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You can obtain the width of a string in the current font with stringwidth and although this actually pushes offset coordinates on the stack, the y-value always seems to be useless. Is there a way to determine the exact height of a string, that may or may not include descenders?

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3 Answers 3

up vote 4 down vote accepted

stringwidth, as it says, doesn't return string's height. (In all cases I looked at, the second integer on the stack after executing stringwidth was 0 -- for strings that run in horizontal direction.) stringwidth gives the relative coordinates of the currentpoint after executing a (string) show.

The PLRM has this to say about stringwidth:

Note that the width returned by stringwidth is defined as movement of the current point. It has nothing to do with the dimensions of the glyph outlines.

So what would work to take into account the string's height? The magic words to read up about in PRLM are charpath and pathbbox. Try this:

%!
/Helvetica findfont 60 scalefont setfont
200 700 4 0 360 arc fill 
200 700 moveto (test test) dup 
true charpath pathbbox 
3 -1 roll sub 2 div neg 3 1 roll sub 2 div exch 
200 700 moveto rmoveto show showpage

It calculates the string's height and uses that info to try and center a small filled circle into the center of its bounding box.

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I have already answered this in How to determine string height in PostScript?, but it is useful here also.

Just adding to pipitas answer:

/textheight { 
    gsave                                  % save graphic context
    {                            
        100 100 moveto                     % move to some point 
        (HÍpg) true charpath pathbbox      % gets text path bounding box (LLx LLy URx URy)
        exch pop 3 -1 roll pop             % keeps LLy and URy
        exch sub                           % URy - LLy
    }
    stopped                                % did the last block fail?
    {
        pop pop                            % get rid of "stopped" junk
        currentfont /FontMatrix get 3 get  % gets alternative text height
    }
    if
    grestore                               % restore graphic context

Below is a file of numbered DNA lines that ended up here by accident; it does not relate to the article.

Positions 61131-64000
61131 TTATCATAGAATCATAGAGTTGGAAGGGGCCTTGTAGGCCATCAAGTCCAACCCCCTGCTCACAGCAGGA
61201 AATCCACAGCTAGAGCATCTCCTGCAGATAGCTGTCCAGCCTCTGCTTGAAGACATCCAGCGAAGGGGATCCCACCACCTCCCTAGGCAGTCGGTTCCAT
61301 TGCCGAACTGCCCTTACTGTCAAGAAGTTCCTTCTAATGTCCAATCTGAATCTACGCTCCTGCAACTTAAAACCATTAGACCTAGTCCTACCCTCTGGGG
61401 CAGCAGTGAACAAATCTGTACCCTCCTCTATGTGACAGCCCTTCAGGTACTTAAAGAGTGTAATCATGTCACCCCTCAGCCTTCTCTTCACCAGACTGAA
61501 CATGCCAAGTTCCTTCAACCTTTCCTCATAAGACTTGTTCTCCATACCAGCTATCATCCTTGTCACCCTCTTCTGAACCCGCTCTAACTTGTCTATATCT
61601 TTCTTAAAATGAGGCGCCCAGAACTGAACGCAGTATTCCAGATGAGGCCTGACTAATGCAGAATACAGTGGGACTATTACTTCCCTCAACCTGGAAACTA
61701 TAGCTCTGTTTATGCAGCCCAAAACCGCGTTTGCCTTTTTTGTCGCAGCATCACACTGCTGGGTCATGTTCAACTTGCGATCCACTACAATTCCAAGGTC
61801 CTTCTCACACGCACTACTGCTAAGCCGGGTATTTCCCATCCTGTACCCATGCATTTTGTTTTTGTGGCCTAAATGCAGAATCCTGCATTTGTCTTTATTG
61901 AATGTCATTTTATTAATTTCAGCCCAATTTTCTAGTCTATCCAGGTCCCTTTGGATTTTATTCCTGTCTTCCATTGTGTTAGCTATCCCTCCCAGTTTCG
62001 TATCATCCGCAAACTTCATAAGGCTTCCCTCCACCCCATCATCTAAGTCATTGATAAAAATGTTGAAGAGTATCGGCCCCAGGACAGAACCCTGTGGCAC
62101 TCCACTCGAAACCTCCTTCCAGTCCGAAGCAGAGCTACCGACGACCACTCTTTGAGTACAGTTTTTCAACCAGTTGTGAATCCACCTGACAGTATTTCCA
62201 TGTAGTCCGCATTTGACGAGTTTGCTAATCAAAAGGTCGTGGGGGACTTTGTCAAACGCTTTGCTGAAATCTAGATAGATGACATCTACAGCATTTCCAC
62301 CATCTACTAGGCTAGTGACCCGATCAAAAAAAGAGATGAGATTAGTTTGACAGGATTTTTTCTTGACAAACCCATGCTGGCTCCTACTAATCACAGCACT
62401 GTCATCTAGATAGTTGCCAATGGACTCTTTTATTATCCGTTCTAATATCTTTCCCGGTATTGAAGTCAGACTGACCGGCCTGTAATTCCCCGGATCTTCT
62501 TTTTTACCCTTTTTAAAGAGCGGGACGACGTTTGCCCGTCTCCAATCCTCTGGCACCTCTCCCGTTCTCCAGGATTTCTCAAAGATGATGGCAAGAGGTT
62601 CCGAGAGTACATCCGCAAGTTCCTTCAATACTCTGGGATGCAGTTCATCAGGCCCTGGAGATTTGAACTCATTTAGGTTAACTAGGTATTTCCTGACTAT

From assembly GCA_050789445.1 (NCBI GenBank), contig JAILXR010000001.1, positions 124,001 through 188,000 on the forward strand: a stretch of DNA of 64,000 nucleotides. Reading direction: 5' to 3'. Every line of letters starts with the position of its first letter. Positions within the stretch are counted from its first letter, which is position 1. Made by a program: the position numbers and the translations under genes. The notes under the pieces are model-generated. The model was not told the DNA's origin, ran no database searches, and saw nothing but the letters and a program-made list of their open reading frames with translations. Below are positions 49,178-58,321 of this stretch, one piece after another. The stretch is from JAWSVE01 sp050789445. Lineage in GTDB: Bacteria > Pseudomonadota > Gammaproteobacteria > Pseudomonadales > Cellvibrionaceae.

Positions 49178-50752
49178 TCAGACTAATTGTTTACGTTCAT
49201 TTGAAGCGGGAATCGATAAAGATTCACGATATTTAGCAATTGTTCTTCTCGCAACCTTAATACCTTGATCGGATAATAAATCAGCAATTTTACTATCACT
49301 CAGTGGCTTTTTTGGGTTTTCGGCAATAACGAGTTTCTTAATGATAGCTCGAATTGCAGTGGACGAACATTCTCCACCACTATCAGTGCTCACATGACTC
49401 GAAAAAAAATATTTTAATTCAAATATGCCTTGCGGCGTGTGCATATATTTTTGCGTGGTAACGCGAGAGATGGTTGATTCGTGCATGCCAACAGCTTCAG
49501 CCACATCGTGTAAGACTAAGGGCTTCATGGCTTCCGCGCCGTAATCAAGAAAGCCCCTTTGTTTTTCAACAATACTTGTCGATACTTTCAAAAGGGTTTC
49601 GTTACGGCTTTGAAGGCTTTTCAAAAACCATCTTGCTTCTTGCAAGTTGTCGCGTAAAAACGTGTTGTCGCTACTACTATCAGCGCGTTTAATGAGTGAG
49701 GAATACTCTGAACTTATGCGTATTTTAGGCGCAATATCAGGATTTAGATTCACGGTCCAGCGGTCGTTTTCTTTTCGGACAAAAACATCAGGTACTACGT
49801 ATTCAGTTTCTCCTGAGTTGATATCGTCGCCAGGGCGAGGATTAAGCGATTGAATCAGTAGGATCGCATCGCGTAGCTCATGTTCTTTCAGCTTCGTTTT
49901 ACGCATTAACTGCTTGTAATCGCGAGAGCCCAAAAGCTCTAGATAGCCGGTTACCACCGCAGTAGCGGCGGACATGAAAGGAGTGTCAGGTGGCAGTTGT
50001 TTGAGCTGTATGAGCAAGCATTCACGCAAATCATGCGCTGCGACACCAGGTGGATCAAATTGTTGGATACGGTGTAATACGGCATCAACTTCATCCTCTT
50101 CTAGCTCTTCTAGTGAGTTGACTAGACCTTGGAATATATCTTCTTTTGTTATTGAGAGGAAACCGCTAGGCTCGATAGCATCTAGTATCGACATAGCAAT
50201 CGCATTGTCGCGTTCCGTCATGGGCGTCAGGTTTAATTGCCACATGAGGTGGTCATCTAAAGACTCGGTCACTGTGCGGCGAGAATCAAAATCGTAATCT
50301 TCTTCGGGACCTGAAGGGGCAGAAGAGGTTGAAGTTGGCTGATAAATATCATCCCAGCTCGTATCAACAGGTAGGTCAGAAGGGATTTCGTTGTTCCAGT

} bind def

/jumpTextLine { 
    textheight 1.25 mul                    % gets textheight and adds 1/4
    0 exch neg rmoveto                     % move down only in Y axis
} bind def

The method expects that some font is already set. It works over the selected font (setfont) and its size (scalefont).

I use (HÍpg) to get the biggest bounding box possible, using accentuated uppercase characters and "below line" characters. The result is good enough.

The alternative approach steals from dreamlax's answer -- some fonts do not support charpath operator.

Saving and restoring the graphic context keeps the current point in place, so it has no impact over the "flow" of your document.

Hope I've helped.

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Additionally, you can use currentfont /FontBBox get for the bounding box, instead of using the charpath pathbbox to get it... in my case, it worked perfectly under GhostScript; however, the result was not good when interpreted by the printer. –  Ricardo Nolde Aug 29 '11 at 15:28

This seems to work most of the time:

/fontheight { currentfont /FontMatrix get 3 get } bind def
/lineheight { fontheight 1.2 mul } bind def

It won't work for all /FontTypes.

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This also won't work if there's any Y-shear in the matrix. If /FontMatrix get 5 get is not zero, then the height of a glyph will depend on its width. –  luser droog Sep 15 '11 at 20:56
    
to work for more font types you need to use FontBBox as well: stackoverflow.com/questions/8296322/… –  jcomeau_ictx Oct 9 '13 at 4:49

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